The Difference Between a Male and Female Puppy

Updated November 21, 2016

You need to know the sex of your puppies so you can decide how to deal with them when they become sexually mature. Determining the sex of newborn dogs is easier than with newborn cats, because the genitalia are much more distinct in newborn canines. To tell the sex, say the people at PetInformed, gently hold the puppy on its back in your cupped hand and examine its belly side for the distinguishing signs of gender. This should take only a couple of minutes. Don't pick up a newborn pup by its tail. Immediately return the puppy to its mother if the puppy or mother shows signs of distress.

Signs of a Male

A newborn male puppy has a little lump like a rounded button on its belly, about a half-inch to the rear of its umbilical cord stump. This is the puppy's penis. Males also have a tiny round scrotum just below the anus and almost between the hind legs.

Female Signs

A newborn female puppy's belly is bare between the umbilical cord stump and hind legs. Females have a vulva resembling a pointed leaf with a slit in the middle, located just below the anus and almost between the hind legs. Don't be fooled by the nipples. Both male and female dogs have nipples.

Desexing Puppies

As your pup grows to sexual maturity, you'll be faced with the question of whether to have it desexed. Unless your puppy is a purebred, show-quality pooch, the dog care experts at Puppy Dog Place recommend you have it desexed at around 6 months of age. They say desexing all but eliminates the risk of reproductive-system diseases, increases life expectancy by an average two years, curtails undesirable sex-linked behaviour and ensures that you'll never have to deal with an unwanted litter of puppies.

Neutering Males

Veterinarians neuter male dogs by surgically removing the testicles from the scrotum, which is a relatively simple external operation that doesn't require opening the dog's body cavity. The operation is done after the dog's testicles descend into the scrotum, usually at around 4 to 6 months of age. Neutering males as early as possible helps reduce marking and spraying behaviour and helps curb a male's drive to wander the neighbourhood in search of a female in heat.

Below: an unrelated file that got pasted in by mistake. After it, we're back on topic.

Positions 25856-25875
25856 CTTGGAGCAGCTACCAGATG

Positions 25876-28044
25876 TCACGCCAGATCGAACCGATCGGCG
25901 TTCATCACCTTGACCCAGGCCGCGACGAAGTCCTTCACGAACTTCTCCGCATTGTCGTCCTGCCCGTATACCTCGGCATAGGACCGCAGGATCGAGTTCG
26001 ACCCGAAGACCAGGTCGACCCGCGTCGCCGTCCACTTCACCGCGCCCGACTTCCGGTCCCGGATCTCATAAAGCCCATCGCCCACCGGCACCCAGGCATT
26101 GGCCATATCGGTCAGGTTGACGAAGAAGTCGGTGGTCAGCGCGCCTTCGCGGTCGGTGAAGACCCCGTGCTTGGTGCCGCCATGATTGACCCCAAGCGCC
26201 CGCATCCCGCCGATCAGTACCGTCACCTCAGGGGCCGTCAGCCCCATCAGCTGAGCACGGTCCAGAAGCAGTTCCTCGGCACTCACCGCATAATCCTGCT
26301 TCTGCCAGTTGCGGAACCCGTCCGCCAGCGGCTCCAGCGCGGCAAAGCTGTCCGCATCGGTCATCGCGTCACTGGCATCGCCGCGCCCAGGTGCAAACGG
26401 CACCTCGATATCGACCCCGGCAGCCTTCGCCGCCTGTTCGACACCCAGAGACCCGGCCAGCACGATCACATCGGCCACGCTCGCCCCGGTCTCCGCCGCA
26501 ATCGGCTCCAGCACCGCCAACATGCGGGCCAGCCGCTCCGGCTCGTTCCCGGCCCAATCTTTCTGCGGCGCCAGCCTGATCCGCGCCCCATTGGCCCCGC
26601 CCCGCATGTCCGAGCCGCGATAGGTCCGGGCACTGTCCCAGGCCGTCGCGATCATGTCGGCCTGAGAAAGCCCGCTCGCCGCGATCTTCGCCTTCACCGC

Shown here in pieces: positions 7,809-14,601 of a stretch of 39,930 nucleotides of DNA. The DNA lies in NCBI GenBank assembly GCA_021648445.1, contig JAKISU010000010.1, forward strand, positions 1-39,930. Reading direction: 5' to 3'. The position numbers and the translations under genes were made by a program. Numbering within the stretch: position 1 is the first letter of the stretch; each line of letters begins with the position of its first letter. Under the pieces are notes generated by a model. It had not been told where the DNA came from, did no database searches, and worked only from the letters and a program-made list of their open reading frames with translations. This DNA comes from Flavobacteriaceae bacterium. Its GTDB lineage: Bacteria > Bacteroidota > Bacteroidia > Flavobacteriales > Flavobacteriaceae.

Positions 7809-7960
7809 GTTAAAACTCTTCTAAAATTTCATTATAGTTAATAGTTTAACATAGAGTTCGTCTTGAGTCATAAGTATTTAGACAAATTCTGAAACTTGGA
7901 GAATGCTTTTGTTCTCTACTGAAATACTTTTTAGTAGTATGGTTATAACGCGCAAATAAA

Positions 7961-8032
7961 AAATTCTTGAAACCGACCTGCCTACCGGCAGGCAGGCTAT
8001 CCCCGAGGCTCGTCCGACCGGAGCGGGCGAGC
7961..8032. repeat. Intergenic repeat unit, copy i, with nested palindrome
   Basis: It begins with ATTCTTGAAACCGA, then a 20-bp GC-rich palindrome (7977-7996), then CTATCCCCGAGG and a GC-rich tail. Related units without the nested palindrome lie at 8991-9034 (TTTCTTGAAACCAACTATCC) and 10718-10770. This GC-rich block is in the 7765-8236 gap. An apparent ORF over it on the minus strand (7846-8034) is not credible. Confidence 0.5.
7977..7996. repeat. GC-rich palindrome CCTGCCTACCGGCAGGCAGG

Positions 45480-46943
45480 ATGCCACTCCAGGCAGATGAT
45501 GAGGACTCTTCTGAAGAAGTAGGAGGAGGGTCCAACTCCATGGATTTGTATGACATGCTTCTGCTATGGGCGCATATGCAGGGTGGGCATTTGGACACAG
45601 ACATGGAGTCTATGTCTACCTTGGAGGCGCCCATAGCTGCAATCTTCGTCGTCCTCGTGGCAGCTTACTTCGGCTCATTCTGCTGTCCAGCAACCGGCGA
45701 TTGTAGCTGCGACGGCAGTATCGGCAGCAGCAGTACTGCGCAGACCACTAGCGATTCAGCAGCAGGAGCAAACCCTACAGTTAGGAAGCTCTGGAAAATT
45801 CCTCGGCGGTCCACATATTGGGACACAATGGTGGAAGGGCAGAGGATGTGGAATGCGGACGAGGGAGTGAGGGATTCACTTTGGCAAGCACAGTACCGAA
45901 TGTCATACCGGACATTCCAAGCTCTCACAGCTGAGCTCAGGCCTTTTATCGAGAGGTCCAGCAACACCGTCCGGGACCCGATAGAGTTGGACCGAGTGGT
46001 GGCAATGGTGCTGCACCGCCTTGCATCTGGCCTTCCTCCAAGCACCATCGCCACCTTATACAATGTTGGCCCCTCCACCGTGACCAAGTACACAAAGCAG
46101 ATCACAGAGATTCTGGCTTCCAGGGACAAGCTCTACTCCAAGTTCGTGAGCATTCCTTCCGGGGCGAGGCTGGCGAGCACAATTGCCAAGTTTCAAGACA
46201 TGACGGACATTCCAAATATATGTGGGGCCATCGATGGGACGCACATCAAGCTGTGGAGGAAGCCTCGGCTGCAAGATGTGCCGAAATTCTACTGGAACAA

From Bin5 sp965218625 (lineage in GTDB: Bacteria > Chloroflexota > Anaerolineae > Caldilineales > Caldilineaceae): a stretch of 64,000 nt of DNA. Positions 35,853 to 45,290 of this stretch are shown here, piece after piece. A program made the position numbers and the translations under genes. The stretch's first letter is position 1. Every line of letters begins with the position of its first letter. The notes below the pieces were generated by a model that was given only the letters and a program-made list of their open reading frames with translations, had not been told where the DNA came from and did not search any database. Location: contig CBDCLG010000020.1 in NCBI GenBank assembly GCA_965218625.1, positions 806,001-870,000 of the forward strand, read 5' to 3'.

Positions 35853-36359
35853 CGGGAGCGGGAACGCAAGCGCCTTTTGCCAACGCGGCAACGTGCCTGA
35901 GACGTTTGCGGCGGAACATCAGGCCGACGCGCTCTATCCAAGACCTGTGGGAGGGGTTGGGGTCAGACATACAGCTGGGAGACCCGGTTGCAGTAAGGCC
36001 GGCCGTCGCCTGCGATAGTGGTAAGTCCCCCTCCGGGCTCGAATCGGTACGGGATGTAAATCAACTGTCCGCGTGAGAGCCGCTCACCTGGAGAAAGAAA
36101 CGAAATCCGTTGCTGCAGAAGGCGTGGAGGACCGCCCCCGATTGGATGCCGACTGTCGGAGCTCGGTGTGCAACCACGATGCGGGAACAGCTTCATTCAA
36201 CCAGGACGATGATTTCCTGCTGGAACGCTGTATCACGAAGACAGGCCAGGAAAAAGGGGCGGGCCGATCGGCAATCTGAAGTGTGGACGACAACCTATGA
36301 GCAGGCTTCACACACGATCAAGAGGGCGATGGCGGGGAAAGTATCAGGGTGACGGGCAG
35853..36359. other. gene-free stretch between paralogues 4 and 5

Spaying Females

Veterinarians spay female dogs by opening the abdomen and surgically removing the ovaries and uterus. This is a more complex operation than neutering a male, with a longer recovery time. Ideally, spaying should be done before the dog goes into her first heat, which typically occurs at around 6 months of age. But it can be done later. If she's not spayed, you'll have to put up with male dogs at your doorstep every three weeks or so, desperate to get at your female in heat. And if any of the males succeed, you'll be dealing with an unwanted canine pregnancy.

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About the Author

Herb Kirchhoff has more than three decades of hands-on experience as an avid garden hobbyist and home handyman. Since retiring from the news business in 2008, Kirchhoff takes care of a 12-acre rural Michigan lakefront property and applies his experience to his vegetable and flower gardens and home repair and renovation projects.